In this March 5, 2016, file photo, musher Jaye Foucher races the Can-Am Crown 250. Credit: Micky Bedell / BDN

This story has been updated.

A Can-Am Crown International Sled Dog Race musher from New Hampshire was training for an upcoming race in Alaska when her team was hit by a truck, killing one dog and injuring three others.

Jaye Foucher of Sibersong Sleddogs was mushing near the Matanuska-Susitna Borough community of Willow on Wednesday afternoon when she said a truck crashed into her sled dog team, according to Alaska’s News Source. Foucher said the collision happened as she and her team were attempting to cross the road. The truck didn’t slow down or stop, she said.

The dogs had jumped into the road because the trail in front of them was deep snow and hadn’t been broken out yet by anyone, Foucher said Thursday.

“A sled dog’s natural instinct is to take the easiest route. The easiest route in their mind was right next to them: a nice clear road that looked like a trail, so they jumped onto that,” Foucher said. “Dogs make mistakes just like humans do and unfortunately this mistake cost one of them their lives.”

Foucher has been coming to northern Aroostook County from New Hampshire to compete in the Can-Am Crown race for several years, and has developed relationships with the people in the St. John Valley communities.

Foucher’s first race in the Can-Am was in 2005 with the 60-mile race. Her first 250 was in 2007. She has been doing the 250 since then but had to scratch her last race due to a personal injury in 2016. She plans to return to the Can-Am at some point.

Can-Am Vice President Sarah Brooks said that Foucher is a good friend of hers, and she had no doubt that once the race officers have a chance to meet, they will figure out some way to offer support.

 “The northern Maine and Can-Am community are definitely going to be behind her in any way we can be,” she said.

Local Can-Am racer Amy Dionne said Wednesday’s tragic crash is every musher’s greatest fear: to have dogs get hurt or die on a trail. Dionne said the bond made between musher and sled dog is unlike that made with a house pet. She said her stomach dropped when she approached roads and snowmobile crossings Thursday after hearing the news.

“I can’t imagine how Jaye is feeling,” Dionne said. “I don’t think any musher can gather the words for what happened yesterday.”

Foucher told Alaska’s News Source on Wednesday that she was not physically injured, but that one dog had died and one dog remains missing. Out of 11 dogs on the line when Foucher’s team was struck, eight were checked by veterinary staff and all but three have been cleared.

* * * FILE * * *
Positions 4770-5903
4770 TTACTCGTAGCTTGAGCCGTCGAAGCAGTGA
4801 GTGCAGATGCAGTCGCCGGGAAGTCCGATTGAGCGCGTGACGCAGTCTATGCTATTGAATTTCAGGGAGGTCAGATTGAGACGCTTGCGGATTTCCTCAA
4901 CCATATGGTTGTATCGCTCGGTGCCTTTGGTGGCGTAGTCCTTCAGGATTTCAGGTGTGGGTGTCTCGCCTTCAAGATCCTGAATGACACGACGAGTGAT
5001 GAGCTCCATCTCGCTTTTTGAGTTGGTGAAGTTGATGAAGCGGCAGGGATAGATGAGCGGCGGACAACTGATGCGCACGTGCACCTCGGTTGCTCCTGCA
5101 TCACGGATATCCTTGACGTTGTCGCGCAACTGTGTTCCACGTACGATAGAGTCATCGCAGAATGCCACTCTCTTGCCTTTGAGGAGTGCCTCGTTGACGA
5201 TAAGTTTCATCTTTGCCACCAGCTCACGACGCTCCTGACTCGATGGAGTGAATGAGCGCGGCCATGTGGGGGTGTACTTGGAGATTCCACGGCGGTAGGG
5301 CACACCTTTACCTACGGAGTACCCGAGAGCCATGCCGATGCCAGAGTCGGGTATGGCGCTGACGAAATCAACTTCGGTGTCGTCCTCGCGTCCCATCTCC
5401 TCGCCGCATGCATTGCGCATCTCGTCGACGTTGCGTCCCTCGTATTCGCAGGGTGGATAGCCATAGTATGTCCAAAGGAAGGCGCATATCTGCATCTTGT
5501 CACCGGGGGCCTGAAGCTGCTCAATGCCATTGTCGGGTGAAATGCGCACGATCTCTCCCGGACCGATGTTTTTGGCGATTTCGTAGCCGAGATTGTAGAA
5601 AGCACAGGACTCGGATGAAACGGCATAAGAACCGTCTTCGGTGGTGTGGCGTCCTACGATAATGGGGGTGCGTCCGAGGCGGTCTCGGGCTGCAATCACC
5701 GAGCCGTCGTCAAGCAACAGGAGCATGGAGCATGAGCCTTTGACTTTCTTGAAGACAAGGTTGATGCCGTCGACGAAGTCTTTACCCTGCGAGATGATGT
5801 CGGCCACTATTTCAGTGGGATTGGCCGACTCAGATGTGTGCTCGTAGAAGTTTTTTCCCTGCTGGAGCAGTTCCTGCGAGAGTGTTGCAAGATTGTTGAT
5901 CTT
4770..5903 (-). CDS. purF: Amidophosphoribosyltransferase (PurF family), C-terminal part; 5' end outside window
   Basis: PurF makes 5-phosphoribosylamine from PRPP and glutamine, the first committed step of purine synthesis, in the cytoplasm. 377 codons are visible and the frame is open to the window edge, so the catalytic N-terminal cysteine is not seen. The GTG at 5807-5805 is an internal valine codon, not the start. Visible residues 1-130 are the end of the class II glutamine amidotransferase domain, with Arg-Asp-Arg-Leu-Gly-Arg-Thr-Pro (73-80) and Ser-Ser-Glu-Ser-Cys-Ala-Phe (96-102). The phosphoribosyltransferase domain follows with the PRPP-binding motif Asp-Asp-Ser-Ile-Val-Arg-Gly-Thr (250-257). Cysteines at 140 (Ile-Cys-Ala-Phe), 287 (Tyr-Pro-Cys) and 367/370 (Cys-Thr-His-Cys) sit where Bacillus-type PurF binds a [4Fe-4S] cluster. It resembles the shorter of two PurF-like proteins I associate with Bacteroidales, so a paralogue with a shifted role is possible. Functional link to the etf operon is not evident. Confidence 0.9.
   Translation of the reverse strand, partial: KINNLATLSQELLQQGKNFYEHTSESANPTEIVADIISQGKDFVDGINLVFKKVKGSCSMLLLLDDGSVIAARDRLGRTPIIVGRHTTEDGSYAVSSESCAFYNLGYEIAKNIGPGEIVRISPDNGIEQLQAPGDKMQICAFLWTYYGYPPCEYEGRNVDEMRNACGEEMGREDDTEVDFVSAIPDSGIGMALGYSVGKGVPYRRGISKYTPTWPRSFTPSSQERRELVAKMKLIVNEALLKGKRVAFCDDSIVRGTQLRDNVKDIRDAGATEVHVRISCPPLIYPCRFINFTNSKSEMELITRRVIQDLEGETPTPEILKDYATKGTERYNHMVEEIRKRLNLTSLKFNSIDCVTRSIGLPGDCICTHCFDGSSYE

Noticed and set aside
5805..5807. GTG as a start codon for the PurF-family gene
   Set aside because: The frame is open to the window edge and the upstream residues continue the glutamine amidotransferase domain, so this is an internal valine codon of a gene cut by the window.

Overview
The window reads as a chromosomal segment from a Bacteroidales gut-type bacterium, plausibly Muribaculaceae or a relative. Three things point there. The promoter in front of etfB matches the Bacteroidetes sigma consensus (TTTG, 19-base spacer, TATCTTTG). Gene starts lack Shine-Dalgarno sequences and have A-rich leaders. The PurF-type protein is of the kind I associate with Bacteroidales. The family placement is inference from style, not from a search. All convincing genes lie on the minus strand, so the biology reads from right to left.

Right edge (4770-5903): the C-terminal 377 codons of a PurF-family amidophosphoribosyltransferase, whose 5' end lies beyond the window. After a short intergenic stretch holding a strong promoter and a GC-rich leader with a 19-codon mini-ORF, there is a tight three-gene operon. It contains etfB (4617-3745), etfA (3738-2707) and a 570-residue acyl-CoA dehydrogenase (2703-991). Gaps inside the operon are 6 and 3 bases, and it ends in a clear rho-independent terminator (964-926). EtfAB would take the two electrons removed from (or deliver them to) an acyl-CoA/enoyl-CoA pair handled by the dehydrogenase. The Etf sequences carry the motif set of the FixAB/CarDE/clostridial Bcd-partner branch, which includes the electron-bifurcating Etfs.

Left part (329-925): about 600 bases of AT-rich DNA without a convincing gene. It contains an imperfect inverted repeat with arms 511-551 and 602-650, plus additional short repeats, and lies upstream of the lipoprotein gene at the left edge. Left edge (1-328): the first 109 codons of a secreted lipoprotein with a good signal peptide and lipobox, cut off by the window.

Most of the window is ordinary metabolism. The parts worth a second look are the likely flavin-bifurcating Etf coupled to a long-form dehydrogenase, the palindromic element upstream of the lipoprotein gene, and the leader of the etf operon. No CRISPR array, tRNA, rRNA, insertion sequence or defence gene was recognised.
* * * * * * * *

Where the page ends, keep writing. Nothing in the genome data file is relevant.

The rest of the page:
Police told Foucher they may know the identity of the truck driver, even though the person fled before troopers arrived. Foucher said she hopes the driver will come forward and plans to make a post on Facebook to help identify the driver.

Foucher said Thursday that she hoped to take the recovering dogs home from the hospital that day.

One of Foucher’s dogs, Kona, had some mild cuts and one rear leg was swollen and sensitive. The veterinarian suspects a broken pelvis, and if the dog needs surgery, he will have to be sent back to the East Coast. Another dog, Flint, had broken free from the line of dogs and ran around the town of Willow for about 3-4 hours before being caught.

“This is a testament to the toughness of a sled dog. He did that despite having lacerations on his legs that went down to his carpal bones,” Foucher said. “He’s got a long road ahead of him to recover those legs and his tail was so shattered and broken that it had to be amputated. But they are both doing well supposedly this morning.”

Can-Am veterans Lara Renner and Lev Schvarts were among those Wednesday leading the search for missing sled dog Felicity, who was last seen along mile 72 of Parks Highway, which is the main road running through town. Foucher said the dog knows its way home, so hoped it would come back on its own.

Foucher is registered for her first Iditarod, according to the race’s website. Race organizers had given Foucher the extra requirement of running the Willow 300 race, which takes place in less than a week, before she could enter the Iditarod.

“This was my Willow 300 team that just got hit, so I honestly don’t know if I even have a team for Willow 300 or Iditarod because they just knocked out,” Foucher told Alaska’s News Source. “The dead dog was one of my main leaders … two of the more injured dogs are two others of my main leaders, so I may not even have a front end left anymore. I can’t even wrap my head around that yet, I just have to get through the rest of [Wednesday] and then figure it out.”

Foucher plans to return to New England in late April but said that if she has to drop from the Iditarod she may be back sooner, despite her admiration for Alaska.

“I do love Alaska,” Foucher said. “The mushing community here and the trails and everything aren’t like anything anywhere else. … I can see me spending more seasons in Alaska, but I’m not at the point I would live here full time. As much as I enjoy it, I miss New England a little too much.”

Anyone looking to offer financial support for the injured dogs can donate through PayPal using friends & family to, or call the veterinarian’s office, Tier 1, directly at: 907-531-9680.